As a result of the convoluted IT setup at the Uni though, it also seems that I've been getting a bit of login troubles on a fresh startup in the mornings, ranging from authentication errors on passwords to very slow performance (with things like terminals repeatedly failing to show up when requested). The only effective solution I've found is to startup and login to an auxiliary account I've added in, then forcibly manually restarting the machine (power off, power on).
Why not do a proper restart from the system bar? Well, it turns out that logging out and/or shutdowns from there aren't always reliable. In fact, there can at times be a good 30 second wait for even a dialog to show up (if it does at all). For an OS with fast startup, it doesn't like to shutdown... perhaps that's why people talk of having half-year uptimes ;)
With the Fedora setup in the COSC labs, I can't say that I've encountered this problem before. It was always quite good at logging out and shutdowns. However, the same can't be said for a Linux Live CD I liked to tinker around with for a while, which would actually tend to just hang itself on a black screen with blinking cursor on shutdown. So, perhaps Linux doesn't really do shutdowns in all cases...
6) Incompatibility with HP Touchsmarts?
Originally, I played around with a HP Touchsmart for a while (it ran Win7, but that's another matter for another time). As I've found, their touch screens are generally ok in the middle, but really really bad on the edges (as in, will not register finger touches). In fact, I generally found it better to use a soft but reasonably pointy pen cap instead of a finger for touching this surface, since fingers often ended up registering clicks which would miss their targets by a good few mm's everytime - a problem which is made worse when dealing with the typically tiny desktop widgets tightly packed on a high-res screen (designed for "sitting use" in standard computer use position, but not that great anywhere else).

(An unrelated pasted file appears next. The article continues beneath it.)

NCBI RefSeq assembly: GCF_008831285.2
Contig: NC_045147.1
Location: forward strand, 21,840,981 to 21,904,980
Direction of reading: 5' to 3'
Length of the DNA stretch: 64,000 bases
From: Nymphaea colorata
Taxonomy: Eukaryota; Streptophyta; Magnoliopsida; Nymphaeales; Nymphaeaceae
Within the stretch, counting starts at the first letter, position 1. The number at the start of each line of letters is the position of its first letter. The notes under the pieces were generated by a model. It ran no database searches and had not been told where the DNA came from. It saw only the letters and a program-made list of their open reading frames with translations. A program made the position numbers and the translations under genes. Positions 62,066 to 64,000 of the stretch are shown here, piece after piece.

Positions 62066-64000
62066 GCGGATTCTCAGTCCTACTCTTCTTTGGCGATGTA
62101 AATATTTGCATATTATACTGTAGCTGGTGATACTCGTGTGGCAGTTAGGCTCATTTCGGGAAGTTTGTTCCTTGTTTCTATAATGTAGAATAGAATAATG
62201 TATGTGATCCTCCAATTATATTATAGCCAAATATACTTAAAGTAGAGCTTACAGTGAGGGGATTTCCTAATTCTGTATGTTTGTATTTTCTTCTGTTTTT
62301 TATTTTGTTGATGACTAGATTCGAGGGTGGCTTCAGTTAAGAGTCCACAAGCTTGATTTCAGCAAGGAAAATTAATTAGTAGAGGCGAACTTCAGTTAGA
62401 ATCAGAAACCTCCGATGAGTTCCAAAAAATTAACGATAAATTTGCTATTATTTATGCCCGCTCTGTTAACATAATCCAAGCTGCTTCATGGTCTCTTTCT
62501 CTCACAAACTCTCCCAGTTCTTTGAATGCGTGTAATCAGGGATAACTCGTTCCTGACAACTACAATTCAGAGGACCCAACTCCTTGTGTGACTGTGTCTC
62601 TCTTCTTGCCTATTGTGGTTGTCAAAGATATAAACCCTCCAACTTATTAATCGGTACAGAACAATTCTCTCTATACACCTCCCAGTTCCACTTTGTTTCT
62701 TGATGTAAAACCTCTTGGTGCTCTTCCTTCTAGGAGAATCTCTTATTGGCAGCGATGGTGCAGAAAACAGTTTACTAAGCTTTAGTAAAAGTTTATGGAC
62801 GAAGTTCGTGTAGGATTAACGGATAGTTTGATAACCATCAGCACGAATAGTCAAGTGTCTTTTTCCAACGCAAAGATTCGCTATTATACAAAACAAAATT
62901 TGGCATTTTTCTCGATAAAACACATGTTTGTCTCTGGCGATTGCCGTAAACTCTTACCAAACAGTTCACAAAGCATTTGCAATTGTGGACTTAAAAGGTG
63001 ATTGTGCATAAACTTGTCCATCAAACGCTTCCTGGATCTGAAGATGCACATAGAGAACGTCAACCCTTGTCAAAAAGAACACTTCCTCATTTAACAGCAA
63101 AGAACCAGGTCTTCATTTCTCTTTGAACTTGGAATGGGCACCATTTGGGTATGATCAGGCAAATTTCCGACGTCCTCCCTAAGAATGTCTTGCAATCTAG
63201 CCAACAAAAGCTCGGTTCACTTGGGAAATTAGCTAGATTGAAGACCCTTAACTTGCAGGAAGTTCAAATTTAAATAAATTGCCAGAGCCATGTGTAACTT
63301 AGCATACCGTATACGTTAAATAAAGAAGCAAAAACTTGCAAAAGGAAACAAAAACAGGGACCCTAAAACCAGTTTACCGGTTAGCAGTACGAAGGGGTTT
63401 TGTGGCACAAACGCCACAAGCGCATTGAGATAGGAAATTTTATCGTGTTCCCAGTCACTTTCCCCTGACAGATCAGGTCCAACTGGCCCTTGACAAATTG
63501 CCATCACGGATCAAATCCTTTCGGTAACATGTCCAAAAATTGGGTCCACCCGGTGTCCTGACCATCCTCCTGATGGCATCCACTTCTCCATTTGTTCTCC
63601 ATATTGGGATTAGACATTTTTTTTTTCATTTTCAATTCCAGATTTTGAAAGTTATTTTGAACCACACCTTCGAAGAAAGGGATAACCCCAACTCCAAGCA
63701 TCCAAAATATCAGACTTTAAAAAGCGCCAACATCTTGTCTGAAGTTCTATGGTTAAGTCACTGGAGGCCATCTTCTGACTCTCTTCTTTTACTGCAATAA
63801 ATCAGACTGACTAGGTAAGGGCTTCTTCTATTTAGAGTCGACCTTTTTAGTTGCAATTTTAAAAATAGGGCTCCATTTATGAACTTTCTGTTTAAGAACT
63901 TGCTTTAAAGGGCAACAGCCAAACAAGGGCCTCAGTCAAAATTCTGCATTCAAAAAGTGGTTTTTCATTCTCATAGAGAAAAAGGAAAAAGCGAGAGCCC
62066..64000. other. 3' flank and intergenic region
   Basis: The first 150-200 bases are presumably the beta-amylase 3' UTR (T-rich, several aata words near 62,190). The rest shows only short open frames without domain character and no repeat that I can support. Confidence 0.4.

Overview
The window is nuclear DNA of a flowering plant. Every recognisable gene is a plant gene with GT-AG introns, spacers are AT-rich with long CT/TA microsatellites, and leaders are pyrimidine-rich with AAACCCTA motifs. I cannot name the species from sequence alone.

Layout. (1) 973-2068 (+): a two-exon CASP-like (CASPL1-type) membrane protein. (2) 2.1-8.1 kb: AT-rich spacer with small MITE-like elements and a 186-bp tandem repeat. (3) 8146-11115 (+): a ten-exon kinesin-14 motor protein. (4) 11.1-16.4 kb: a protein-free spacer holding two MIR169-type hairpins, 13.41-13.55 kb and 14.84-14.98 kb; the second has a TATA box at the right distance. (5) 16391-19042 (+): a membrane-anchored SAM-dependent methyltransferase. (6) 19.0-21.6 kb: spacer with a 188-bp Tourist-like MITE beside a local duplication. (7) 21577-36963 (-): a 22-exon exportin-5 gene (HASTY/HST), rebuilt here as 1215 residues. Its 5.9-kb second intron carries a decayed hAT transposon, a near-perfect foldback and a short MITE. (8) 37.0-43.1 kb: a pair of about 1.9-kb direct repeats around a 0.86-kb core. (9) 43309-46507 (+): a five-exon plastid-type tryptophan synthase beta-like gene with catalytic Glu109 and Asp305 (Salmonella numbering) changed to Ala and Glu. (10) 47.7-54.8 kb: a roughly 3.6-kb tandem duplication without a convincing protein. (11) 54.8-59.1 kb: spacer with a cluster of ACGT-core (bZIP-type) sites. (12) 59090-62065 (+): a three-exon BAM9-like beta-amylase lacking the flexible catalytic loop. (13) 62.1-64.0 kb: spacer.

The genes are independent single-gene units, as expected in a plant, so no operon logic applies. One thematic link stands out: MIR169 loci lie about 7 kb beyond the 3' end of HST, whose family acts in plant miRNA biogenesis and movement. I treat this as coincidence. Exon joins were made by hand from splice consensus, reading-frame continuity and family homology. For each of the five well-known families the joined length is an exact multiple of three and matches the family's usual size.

An initial attempt was made to try and boot Ubuntu onto this thing. The CD drive for this box was a slit in the side of the case, with no indication of which side the data side should go. It took two attempts to figure out how to get the disk into there - the first time, after the machine failed to read the disk and booted into windows, it was clear that perhaps the disk had gone in the wrong way (though thankfully there weren't any serious scratches when it came back out). However, when the disk finally did make it into the machine, the screen would eventually go blank (after initially showing a promising purple screen with some branding graphics on it), the disk drive go silent, and the whole thing just being unresponsive to anything (though interestingly, some key presses would cause to disk drive to flare up for a few seconds, before going back to sleep).
Anyways, in the end, I now have two machines, with two sets of mice and keyboards on my desk. It's actually quite nice working like that, and IMO better than just a single machine with multiple screens, as long as you don't need direct access to the same files between both machines without an external shared filesystem.
7) "Gnome Default Keyrings"
When working with SVN to access a SSH protected repository, the first time I tried to set this up, I ended up inadvertantly setting up such a password+username combination for this thingy.
Anyhow, I wonder if there's any way to get access to this thing via a GUI, so that I can either type in the required password on startup, or (my preferred option) get rid of the password on this so that it just magically passes through without butchering my SVN ups when not running from commandline first. /me hates passwords.
For 3 - the main thing I think relates to this is the environment - I have found that various env variables like PATH can be set in the shell startup script that may not be present in a gui run program environment - I recall vars being able to be set in x11 login config files but can't remember off the top of my head. The main point being use full paths, don't rely on any env variables to be set - or explicitly read in files to define them.ReplyDelete
For 7 - look at ssh-askpass for gui ssh auth - often accessed through env variable SUDO_ASKPASS (see issue 3 above). The other option is using keys. Basically generate an rsa key and copy the public part to ~/.ssh/authorised_keys2 in the target ssh server. This allows you to log to remote ssh servers without passwords.
My experience with flash drives/cameras, and occasionally DVDs, in 10.10 anyway: they don't really seem to unmount properly the first time, when you unmount them it kind of acts like it has but comes right back after a few seconds; unmounting a second time makes it actually happen. Perhaps any mounting issues stem from it thinking something else is supposed to be there.ReplyDelete
You’ve probably figured out by now that double-clickable icons are not executable programs/scripts as such, but .desktop files that contain a command to execute them.ReplyDelete